TRIPOLI (Reuters) - Libya's Arabian Gulf Oil Company (Agoco) has cut oil production by another 10,000 barrels per day (bpd) due to protests that have closed off its headquarters for nearly two weeks, a spokesman said on Saturday.
TRIPOLI (Reuters) - Libya's Arabian Gulf Oil Company (Agoco) has cut oil production by another 10,000 barrels per day (bpd) due to protests that have closed off its headquarters for nearly two weeks, a spokesman said on Saturday. Protesters have prevented employees from entering Agoco's office since April 23, calling for more transparency over how Libya's new rulers are spending its money and more jobs for youth. Agoco, based in the eastern city of Benghazi, had threatened to cut production if no solution was found by May 3. ...
Libya's Arabian Gulf Oil Company has cut oil production by another 10,000 barrels per day due to protests that have closed off its headquarters for nearly two weeks, a spokesman said on Saturday. Protesters ...
Top oil exporter Saudi Arabia told OPEC it reduced its oil output in August by 400,000 barrels per day (bpd), a cutback coinciding with a drop in oil prices towards the kingdom’s preferred level of $100 a barrel.
In a monthly report issued on Wednesday, the Organization of the Petroleum Exporting Countries also cut its forecasts for demand for OPEC crude this year and next, pointing to a supply surplus of more than 1 million bpd in 2015 if OPEC keeps output at current levels.
Brent crude oil rose towards US$110 per barrel on Tuesday after oil exports from Libya fell to their lowest for two years, heightening supply worries ahead of scheduled cuts in output from fellow OPEC member Iraq.
Striking security guards shut Libya’s two biggest crude export terminals on Monday, hours after they had reopened, and more oilfields have closed in a wave of protest that has swept the North African oil producer.
Crude oil prices declined after the International Energy Agency (IEA) lowered its crude oil demand forecast for 2014 and 2015, following a decline in demand growth for the second quarter to lowest levels in past two years. IEA has revised down its forecasts for growth in global demand for crude oil by 180,000 barrels per day (bpd) to one million bpd.
What is Saudi Arabia’s bottom line for propping up oil prices unilaterally before it leans on the rest of OPEC to help share the burden?
At $112 a barrel for Brent crude, well above OPEC’s preferred $100, it may not look like a hot issue just yet.
As Ali al-Naimi, oil minister for Saudi Arabia, OPEC’s biggest producer said this week, the oil market is in “the best situation it can be” and at “the right price.”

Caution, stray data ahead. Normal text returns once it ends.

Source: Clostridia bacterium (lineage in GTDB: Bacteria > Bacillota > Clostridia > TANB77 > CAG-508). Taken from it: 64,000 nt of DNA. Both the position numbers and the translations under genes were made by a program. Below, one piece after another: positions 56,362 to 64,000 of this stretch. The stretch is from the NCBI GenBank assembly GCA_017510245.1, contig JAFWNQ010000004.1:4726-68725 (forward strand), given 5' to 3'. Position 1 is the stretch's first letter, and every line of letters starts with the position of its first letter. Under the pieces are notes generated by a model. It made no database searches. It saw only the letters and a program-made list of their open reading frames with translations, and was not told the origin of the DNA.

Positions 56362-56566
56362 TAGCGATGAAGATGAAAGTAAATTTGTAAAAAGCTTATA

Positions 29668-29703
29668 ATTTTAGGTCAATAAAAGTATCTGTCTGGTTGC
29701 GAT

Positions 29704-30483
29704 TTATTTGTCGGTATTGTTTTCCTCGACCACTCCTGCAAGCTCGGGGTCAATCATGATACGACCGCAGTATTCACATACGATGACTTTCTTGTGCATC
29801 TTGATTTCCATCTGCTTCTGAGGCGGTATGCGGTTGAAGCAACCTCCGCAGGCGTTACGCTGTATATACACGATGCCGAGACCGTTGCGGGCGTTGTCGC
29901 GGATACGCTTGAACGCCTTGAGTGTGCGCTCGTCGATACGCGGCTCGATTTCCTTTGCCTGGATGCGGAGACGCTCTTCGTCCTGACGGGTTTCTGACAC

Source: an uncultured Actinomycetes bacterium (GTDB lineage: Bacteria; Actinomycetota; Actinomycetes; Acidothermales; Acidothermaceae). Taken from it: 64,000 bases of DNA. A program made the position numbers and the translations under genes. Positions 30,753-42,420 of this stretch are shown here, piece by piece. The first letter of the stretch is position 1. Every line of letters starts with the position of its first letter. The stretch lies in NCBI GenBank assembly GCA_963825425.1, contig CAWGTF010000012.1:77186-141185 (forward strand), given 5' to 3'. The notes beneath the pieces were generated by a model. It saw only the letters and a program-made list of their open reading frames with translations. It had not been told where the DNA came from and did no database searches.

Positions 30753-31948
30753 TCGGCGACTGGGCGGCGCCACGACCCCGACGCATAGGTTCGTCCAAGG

The International Energy Agency (IEA) has pulled down estimates for the third consecutive quarter, regarding an increase in world oil demand this year. According to the latest monthly report, annual demand for oil is expected to go up by 900,000 barrels per day (bpd), which is 65,000 bpd less compared to August’s estimate, and 300,000 bpd less than July’s estimate. Following the report, overall annual demand for crude is expected to be 92.6 million bpd for the current and next year.
The Energy Information Administration on Tuesday lowered its U.S. crude oil production forecast for this year and next due to recent severe weather but said improving technology could boost shale oil output over the next two years.
In its latest monthly short-term energy outlook, the information arm of the U.S. Department of Energy cut its 2014 crude oil production forecast by 100,000 barrels per day (bpd) to 8.4 million bpd and by 100,000 bpd to 9.2 million bpd for 2015.
Canadian Natural Resources Ltd reaffirmed its full-year production forecast, counting on its Horizon oil sands project to make up for a fall in production in the second quarter.
The company said production in the current quarter is expected to rise to between 110,000 and 115,000 barrels per day (bpd) at its Horizon project in Alberta, from 67,954 bpd in the second quarter.
Japanese oil refiners will cut their capacity to the lowest in four decades next year to meet a government deadline, slashing the country’s Middle East imports and tightening regional fuel supplies.
Imports of crude by the world’s No. 3 oil consumer could fall by up to 320,000 barrels per day (bpd) — down nearly 9 percent on last year — with Saudi Arabia, the United Arab Emirates, Kuwait and Qatar bearing the brunt of the cuts.